State issues first-ever guidance on students with dyslexia

State issues first-ever guidance on students with dyslexia

(Calif.) For the first time, school leaders and classroom teachers will have state sanctioned guidance on how to identify students with dyslexia as well as how best to address their educational needs.

Although dyslexia has been a growing challenge for educators for decades, consensus among experts about where the condition fits into the matrix of disabilities—and more importantly what to do about it—has only recently solidified.

There are 15 states that still have not added specific protections or mandated services to students with dyslexia. Among those that do, more than 25 upgraded their protections since 2012.

“Our focus on dyslexia is really part of a broader goal to improve reading in all schools,” said Kristin Wright, director of the CDE’s special education division. “We know we need to increase our literacy rates in order to increase our overall achievement, and to the degree we can start to dissect how to address struggling readers, this is an important step.”

The state does not keep track of the number of K-12 students in California that have been identified with dyslexia—largely because, under federal law, it is classified as just one type of many under the Specific Learning Disability category.

That said, research shows that about half of all children who qualify for special education—more than 6.5 million students—have a learning disability, and about 85 percent of that pool have a primary learning disability in reading and language process, according to the International Dyslexia Association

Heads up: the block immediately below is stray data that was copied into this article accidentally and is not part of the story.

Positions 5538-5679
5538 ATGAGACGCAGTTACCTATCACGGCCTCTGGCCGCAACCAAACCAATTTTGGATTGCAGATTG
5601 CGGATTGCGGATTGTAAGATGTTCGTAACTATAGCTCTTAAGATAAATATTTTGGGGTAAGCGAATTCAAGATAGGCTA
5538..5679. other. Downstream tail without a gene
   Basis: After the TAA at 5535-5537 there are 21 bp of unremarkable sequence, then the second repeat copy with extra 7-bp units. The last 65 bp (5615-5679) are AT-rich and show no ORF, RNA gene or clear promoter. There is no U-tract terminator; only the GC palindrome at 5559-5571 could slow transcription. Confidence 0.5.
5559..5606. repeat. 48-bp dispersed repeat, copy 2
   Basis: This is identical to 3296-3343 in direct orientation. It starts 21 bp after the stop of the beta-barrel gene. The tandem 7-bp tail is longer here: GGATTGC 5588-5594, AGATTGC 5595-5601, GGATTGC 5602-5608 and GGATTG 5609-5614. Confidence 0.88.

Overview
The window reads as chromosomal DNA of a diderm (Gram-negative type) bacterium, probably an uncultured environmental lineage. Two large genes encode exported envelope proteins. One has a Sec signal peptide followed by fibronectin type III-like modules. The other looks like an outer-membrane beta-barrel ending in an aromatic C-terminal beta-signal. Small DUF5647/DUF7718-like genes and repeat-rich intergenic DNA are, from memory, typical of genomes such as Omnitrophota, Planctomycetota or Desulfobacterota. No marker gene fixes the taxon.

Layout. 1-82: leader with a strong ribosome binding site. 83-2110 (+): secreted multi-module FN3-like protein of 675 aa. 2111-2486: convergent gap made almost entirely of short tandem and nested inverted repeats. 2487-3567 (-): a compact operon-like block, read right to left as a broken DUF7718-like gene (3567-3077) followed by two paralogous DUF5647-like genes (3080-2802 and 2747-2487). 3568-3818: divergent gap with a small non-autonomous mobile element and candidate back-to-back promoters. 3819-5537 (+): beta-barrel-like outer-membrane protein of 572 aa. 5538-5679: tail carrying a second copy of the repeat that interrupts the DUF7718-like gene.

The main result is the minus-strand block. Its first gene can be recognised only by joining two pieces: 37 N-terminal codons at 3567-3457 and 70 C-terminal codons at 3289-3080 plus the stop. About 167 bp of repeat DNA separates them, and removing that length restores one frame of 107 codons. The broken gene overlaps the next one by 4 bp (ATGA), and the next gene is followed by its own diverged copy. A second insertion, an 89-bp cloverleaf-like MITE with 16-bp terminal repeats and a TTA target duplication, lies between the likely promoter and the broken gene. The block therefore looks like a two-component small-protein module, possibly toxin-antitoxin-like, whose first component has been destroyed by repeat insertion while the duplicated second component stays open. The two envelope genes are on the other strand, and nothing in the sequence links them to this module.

Many more, perhaps as much as 20 percent of the adult population in the U.S., show some symptoms of dyslexia such as slow or poor reading skills, bad spelling or the inability to distinguish some words.

When Congress moved in 2004 to reauthorize the Individuals with Disabilities Education Act, they also added dyslexia to the list of Specific Learning Disabilities that already included perceptual disabilities, brain injuries, minimal brain dysfunction and developmental aphasia.

The legislation adopted by California lawmakers in 2016 took it one step further by giving specific direction to schools when screening students for disabilities in hopes that those with dyslexia would not be overlooked.

Existing state regulations required school personnel to consider attention issues, visual processing, auditory processing, sensory-motor skills, cognitive abilities, conceptualization and expression. Last year, lawmakers added “phonological processing”–which is the ability to recognize and understand, or process, units of words.

Given federal law already required school psychologists and other professionals engaged in the evaluation of students for possible disabilities were likely already looking for signs that a child could not recognize or process units of words—putting the phrase “phonological processing” into the regulations elevated those efforts into a state priority.